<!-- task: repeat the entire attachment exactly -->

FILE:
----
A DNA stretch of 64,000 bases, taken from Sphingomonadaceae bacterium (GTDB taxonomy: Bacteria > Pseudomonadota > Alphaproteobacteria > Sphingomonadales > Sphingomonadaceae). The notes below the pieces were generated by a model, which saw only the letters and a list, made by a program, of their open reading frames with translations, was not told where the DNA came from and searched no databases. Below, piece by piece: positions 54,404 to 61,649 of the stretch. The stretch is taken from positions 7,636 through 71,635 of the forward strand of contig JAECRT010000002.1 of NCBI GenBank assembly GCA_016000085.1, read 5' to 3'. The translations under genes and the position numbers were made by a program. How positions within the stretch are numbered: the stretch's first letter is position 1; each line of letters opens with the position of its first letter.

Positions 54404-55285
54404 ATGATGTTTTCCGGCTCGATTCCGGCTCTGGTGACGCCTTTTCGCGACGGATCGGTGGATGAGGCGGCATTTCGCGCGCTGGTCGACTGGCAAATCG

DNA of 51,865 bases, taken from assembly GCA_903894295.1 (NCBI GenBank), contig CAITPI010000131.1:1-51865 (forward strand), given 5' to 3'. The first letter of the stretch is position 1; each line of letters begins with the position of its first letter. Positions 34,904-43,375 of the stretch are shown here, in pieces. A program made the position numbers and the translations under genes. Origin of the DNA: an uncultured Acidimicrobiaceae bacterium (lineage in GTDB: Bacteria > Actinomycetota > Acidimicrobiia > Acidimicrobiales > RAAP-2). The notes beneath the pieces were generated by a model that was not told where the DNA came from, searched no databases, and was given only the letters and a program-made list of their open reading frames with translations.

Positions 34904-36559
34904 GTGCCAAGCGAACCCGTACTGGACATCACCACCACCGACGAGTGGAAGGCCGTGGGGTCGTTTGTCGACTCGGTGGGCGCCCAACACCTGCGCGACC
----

A DNA stretch of 64,000 bases, taken from Sphingomonadaceae bacterium (GTDB taxonomy: Bacteria > Pseudomonadota > Alphaproteobacteria > Sphingomonadales > Sphingomonadaceae). The notes below the pieces were generated by a model, which saw only the letters and a list, made by a program, of their open reading frames with translations, was not told where the DNA came from and searched no databases. Below, piece by piece: positions 54,404 to 61,649 of the stretch. The stretch is taken from positions 7,636 through 71,635 of the forward strand of contig JAECRT010000002.1 of NCBI GenBank assembly GCA_016000085.1, read 5' to 3'. The translations under genes and the position numbers were made by a program. How positions within the stretch are numbered: the stretch's first letter is position 1; each line of letters opens with the position of its first letter.

Positions 54404-55285
54404 ATGATGTTTTCCGGCTCGATTCCGGCTCTGGTGACGCCTTTTCGCGACGGATCGGTGGATGAGGCGGCATTTCGCGCGCTGGTCGACTGGCAAATCG

DNA of 51,865 bases, taken from assembly GCA_903894295.1 (NCBI GenBank), contig CAITPI010000131.1:1-51865 (forward strand), given 5' to 3'. The first letter of the stretch is position 1; each line of letters begins with the position of its first letter. Positions 34,904-43,375 of the stretch are shown here, in pieces. A program made the position numbers and the translations under genes. Origin of the DNA: an uncultured Acidimicrobiaceae bacterium (lineage in GTDB: Bacteria > Actinomycetota > Acidimicrobiia > Acidimicrobiales > RAAP-2). The notes beneath the pieces were generated by a model that was not told where the DNA came from, searched no databases, and was given only the letters and a program-made list of their open reading frames with translations.

Positions 34904-36559
34904 GTGCCAAGCGAACCCGTACTGGACATCACCACCACCGACGAGTGGAAGGCCGTGGGGTCGTTTGTCGACTCGGTGGGCGCCCAACACCTGCGCGACC